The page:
Through the hotel, and at their suggestion, we had booked a day trip to San Miguel de Allende and Dolores Hidalgo.

The day started with a real kerfuffle.

We had been promised, on two occasions, that there would be an English speaking guide on the tour.

Once our guide started talking, he didn’t draw breath for ten minutes – all the time in Spanish.

It was then that we realised there was no English speaking guide.

After our pleading and a lot of debate between the staff and a frantic phone call, they found a guide to accompany us. This was going to be a long day visiting a number of different places and we didn’t want to spend it all in a communication black hole.

Jaimi turned up to be our guide and after some negotiations and the payment of an extra fee, we were on our way.

There were eleven ‘tourists’ and four staff all crammed into a Ford E350 Van. This of course included our personal guide, who sat in the back seat with us.

We very soon discovered that we were on a Mexican pilgrimage, visiting the places and remembering the people that the locals hold dear to their hearts. It’s no wonder there was no English guide.

The tour was mixed with liberal doses of ‘opportunities to buy’

Our first stop to shop was a silver jewelry showroom, where our hands stayed firmly in our pockets. Then it was on to the marmalade factory, Conservas Santa Rosa. Here they made all sorts of preserves even one from cactus.

Finally it was time for sight seeing.

José Alfredo Jimínez 1926-1973 was a very popular singer-songwriter who changed the Ranchera genre (traditional Mexican music). There is a grandiose memorial dedicated in his honour at the Dolores Hidalgo Cemetery.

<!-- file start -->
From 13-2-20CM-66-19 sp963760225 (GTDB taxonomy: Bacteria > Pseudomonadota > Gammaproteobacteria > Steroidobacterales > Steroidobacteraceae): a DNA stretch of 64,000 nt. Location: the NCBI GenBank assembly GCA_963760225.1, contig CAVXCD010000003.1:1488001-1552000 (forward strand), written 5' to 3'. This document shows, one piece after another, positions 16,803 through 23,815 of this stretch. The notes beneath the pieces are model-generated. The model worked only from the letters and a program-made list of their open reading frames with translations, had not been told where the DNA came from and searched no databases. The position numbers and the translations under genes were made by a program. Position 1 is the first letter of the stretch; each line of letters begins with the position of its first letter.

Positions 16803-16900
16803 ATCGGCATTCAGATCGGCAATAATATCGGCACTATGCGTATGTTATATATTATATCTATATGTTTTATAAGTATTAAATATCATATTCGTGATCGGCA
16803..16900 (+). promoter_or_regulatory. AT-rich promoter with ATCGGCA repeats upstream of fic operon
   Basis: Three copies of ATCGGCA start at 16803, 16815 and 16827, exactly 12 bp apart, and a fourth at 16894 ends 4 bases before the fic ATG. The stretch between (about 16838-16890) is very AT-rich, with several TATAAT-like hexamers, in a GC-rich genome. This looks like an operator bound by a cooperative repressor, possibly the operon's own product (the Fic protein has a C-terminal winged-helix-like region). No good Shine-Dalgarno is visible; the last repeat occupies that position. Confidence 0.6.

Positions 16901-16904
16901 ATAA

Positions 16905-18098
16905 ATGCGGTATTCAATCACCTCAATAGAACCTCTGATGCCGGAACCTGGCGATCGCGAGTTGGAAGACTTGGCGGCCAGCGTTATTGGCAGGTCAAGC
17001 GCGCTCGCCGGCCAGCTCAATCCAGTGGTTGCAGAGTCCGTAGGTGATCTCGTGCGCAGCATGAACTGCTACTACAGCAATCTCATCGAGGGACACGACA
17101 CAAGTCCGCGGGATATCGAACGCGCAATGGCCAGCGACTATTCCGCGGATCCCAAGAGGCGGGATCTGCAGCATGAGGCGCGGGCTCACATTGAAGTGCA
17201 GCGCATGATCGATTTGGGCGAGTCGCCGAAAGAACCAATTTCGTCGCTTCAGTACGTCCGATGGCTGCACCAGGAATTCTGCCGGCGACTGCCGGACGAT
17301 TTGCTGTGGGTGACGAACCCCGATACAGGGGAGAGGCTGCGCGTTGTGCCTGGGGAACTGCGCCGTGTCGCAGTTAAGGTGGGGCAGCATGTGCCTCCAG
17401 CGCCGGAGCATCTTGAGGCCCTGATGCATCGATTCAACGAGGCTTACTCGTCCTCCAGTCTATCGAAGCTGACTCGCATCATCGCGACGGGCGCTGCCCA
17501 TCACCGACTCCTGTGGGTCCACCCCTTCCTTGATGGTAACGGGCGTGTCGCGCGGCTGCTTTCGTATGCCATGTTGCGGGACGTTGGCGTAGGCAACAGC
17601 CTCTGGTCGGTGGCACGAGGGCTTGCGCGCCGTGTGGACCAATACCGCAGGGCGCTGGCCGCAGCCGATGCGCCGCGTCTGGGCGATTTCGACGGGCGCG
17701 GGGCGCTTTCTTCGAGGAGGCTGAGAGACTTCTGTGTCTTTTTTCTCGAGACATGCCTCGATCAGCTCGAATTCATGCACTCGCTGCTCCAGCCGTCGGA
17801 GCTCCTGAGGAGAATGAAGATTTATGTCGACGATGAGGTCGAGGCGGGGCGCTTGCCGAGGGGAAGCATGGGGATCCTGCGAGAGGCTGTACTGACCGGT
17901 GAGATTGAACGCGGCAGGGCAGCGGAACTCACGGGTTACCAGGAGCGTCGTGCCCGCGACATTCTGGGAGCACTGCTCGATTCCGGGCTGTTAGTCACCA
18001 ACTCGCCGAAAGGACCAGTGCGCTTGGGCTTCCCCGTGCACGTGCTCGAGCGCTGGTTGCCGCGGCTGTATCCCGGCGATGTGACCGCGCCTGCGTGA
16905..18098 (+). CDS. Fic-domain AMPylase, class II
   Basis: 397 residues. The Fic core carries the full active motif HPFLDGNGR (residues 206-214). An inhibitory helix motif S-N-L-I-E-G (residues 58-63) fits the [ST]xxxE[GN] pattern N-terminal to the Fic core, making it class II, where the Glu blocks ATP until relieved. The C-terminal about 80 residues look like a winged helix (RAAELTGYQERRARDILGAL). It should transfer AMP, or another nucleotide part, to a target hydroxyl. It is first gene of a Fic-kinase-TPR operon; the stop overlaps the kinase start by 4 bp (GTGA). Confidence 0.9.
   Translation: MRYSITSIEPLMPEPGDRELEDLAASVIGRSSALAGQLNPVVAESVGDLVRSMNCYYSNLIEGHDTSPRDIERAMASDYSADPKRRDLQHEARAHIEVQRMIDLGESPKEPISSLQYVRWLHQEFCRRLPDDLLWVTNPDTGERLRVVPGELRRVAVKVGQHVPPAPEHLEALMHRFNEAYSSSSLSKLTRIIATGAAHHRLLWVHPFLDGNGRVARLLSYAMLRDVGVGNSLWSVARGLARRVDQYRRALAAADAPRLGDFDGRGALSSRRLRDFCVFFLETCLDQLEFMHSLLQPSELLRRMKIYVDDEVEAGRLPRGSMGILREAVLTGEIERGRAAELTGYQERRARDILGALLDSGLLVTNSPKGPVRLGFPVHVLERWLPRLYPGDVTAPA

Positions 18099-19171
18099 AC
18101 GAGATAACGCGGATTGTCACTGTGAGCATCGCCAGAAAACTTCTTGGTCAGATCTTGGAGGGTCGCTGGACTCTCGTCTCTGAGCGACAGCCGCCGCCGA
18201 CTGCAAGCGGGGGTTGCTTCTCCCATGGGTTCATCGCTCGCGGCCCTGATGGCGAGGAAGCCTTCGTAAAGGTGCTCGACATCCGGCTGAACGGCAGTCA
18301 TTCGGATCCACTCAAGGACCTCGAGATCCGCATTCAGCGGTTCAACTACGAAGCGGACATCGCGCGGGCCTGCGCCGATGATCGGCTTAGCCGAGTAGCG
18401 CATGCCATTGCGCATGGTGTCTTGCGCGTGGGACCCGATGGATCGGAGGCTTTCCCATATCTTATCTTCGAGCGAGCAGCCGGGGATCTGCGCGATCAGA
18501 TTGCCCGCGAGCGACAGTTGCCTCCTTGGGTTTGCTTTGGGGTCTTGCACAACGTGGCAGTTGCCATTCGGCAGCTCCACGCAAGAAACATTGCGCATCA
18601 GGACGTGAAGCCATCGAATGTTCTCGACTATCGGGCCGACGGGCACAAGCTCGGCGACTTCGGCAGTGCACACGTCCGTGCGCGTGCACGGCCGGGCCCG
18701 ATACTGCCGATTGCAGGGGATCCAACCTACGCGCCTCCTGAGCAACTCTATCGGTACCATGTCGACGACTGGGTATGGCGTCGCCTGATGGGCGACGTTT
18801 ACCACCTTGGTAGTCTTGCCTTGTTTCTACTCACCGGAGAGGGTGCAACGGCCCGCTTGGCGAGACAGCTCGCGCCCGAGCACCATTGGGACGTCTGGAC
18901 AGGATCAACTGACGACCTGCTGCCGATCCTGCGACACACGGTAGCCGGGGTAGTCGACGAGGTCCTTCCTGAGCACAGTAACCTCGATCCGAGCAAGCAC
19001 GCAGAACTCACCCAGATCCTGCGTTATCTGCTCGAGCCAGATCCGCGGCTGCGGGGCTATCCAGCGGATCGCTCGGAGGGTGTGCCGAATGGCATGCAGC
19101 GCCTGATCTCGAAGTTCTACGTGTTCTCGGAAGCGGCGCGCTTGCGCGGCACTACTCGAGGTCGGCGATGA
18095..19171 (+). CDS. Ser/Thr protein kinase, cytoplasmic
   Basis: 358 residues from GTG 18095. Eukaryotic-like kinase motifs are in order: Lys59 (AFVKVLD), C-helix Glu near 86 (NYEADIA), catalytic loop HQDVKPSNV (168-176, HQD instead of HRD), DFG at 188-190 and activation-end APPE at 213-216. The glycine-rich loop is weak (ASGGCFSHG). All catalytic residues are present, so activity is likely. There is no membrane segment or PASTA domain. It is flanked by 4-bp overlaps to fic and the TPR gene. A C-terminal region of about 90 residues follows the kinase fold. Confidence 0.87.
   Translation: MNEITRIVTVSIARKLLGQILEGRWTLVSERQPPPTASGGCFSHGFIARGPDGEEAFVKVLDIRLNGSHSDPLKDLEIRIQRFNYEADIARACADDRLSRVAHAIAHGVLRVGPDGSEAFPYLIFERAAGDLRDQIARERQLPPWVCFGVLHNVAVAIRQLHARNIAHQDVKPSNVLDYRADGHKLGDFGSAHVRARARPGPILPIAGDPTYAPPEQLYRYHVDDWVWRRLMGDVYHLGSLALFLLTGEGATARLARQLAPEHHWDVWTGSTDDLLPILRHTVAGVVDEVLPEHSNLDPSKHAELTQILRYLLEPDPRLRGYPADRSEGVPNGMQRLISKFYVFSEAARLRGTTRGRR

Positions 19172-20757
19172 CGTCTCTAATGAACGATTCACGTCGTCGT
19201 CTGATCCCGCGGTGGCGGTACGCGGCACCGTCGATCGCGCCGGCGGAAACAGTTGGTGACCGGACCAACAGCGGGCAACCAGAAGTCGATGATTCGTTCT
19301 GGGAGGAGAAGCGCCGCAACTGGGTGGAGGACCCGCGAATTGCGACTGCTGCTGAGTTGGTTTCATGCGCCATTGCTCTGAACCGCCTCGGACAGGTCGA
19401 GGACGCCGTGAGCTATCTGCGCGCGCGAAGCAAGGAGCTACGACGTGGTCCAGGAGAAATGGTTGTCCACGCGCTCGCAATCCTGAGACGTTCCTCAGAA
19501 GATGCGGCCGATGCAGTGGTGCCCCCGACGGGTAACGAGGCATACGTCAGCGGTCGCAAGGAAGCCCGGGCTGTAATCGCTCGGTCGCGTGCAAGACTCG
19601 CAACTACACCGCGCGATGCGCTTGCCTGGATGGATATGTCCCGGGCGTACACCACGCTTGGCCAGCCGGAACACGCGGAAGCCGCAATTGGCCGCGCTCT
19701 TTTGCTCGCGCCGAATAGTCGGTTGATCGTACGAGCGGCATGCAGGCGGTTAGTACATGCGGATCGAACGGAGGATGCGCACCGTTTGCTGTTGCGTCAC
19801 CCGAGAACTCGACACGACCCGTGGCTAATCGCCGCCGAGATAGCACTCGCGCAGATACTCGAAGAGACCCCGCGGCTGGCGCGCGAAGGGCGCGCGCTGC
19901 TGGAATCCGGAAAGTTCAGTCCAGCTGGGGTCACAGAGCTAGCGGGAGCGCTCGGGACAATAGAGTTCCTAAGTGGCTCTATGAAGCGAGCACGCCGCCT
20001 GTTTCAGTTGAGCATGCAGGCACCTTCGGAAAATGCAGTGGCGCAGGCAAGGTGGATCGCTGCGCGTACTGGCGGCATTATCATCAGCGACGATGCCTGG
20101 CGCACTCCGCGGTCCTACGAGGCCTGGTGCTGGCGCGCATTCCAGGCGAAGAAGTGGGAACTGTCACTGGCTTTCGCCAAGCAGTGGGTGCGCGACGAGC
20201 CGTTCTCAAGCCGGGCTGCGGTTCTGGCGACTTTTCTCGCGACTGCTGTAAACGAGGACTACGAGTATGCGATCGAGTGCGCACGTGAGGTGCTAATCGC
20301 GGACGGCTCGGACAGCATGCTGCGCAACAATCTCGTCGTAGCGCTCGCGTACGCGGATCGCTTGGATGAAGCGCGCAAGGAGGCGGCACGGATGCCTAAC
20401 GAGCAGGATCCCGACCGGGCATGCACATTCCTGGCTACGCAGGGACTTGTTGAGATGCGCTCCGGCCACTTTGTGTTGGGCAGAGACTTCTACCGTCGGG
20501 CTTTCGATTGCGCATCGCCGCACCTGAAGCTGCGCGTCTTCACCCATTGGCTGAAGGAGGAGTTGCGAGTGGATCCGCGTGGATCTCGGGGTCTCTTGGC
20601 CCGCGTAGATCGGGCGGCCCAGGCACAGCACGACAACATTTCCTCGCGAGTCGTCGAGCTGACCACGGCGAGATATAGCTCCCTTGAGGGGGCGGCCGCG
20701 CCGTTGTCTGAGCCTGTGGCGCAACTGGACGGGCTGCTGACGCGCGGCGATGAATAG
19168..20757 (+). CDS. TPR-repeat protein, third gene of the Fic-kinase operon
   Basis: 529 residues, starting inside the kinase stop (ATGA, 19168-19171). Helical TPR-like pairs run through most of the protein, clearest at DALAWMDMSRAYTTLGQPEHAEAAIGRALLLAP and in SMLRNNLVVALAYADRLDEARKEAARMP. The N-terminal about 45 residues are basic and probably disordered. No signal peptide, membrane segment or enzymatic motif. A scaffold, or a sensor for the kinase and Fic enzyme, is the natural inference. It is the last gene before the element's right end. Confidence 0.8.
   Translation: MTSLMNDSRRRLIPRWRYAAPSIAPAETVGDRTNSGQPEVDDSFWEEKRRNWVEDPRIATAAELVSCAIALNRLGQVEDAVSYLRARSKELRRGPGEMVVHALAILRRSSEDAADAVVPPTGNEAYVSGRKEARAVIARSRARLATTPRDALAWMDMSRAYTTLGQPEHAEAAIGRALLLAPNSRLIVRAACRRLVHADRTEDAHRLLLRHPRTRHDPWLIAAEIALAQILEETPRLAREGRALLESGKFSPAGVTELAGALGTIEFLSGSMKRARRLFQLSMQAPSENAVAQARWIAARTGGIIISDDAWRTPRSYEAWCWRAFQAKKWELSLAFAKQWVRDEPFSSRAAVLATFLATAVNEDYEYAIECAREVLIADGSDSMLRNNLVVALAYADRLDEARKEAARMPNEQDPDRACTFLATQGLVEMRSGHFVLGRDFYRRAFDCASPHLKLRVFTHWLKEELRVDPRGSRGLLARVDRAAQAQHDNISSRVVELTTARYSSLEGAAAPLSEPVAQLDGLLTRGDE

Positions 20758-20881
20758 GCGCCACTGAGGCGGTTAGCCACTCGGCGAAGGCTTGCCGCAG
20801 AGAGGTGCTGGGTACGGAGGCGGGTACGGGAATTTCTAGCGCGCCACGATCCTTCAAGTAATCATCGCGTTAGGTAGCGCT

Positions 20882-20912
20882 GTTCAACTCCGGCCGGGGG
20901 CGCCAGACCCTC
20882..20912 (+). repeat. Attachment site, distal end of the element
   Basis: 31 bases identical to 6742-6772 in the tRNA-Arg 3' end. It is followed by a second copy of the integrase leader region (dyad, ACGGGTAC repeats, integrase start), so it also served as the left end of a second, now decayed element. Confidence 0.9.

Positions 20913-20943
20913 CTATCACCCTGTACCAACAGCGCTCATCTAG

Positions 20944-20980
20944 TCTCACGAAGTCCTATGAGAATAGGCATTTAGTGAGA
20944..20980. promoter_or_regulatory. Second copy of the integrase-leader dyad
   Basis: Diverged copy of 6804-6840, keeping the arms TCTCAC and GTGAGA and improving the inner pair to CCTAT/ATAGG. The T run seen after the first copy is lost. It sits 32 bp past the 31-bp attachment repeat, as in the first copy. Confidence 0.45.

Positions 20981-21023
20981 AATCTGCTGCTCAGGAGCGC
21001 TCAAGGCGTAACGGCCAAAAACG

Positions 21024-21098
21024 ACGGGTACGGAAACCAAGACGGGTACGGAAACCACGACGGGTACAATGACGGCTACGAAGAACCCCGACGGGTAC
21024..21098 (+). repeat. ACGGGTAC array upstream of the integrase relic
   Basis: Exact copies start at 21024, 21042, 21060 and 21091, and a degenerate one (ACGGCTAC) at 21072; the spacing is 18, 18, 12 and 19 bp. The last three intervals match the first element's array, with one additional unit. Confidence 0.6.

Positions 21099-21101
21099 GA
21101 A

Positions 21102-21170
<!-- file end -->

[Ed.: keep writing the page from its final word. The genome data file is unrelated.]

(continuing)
Alfredo had no formal training, yet he wrote over 1,000 songs, many of which became hits and were covered by renowned artists, world wide.

Miguel Hidalgo y Costilla was the extraordinary priest who started the revolution, against Spanish domination, in 1810 at Dolores Hidalgo.

He was not only amazing for the way he fought for the rights of the indigenous population but for the way he openly flaunted the Catholic Church. Part of the museum, that’s dedicated to him, proudly displays his family tree. He was a father to his flock in more ways than one, having dalliances with at least two different women and creating a lineage that still survives today.

Next was the Jimínez Museum, that traced the rise to fame of the other of Dolores Hidalgo’s favourite sons.

We were bouncing between history and pop culture.

We then had yet another opportunity to buy, at a Lungar Ceramic Showroom, before driving to San Miguel de Allende.

This was our lunch break, at 4pm.

This is a Spanish colonial town and a UNESCO site. It’s also home to a large number North American and European retirees who have had the effect of inflating the property and restaurant prices.

It it however is a delightful town with yet another charming central square surrounded by classic post Columbian architecture.

Jaimi was prolific with Facebook and had images and videos up before the tour had ended. As he never ‘friended’ me I have no idea what he posted.

As we wandered around on our last morning I got the feeling that Guanajuato is more a tourist destination for Mexicans rather than broader travelling community.

That made it even more interesting.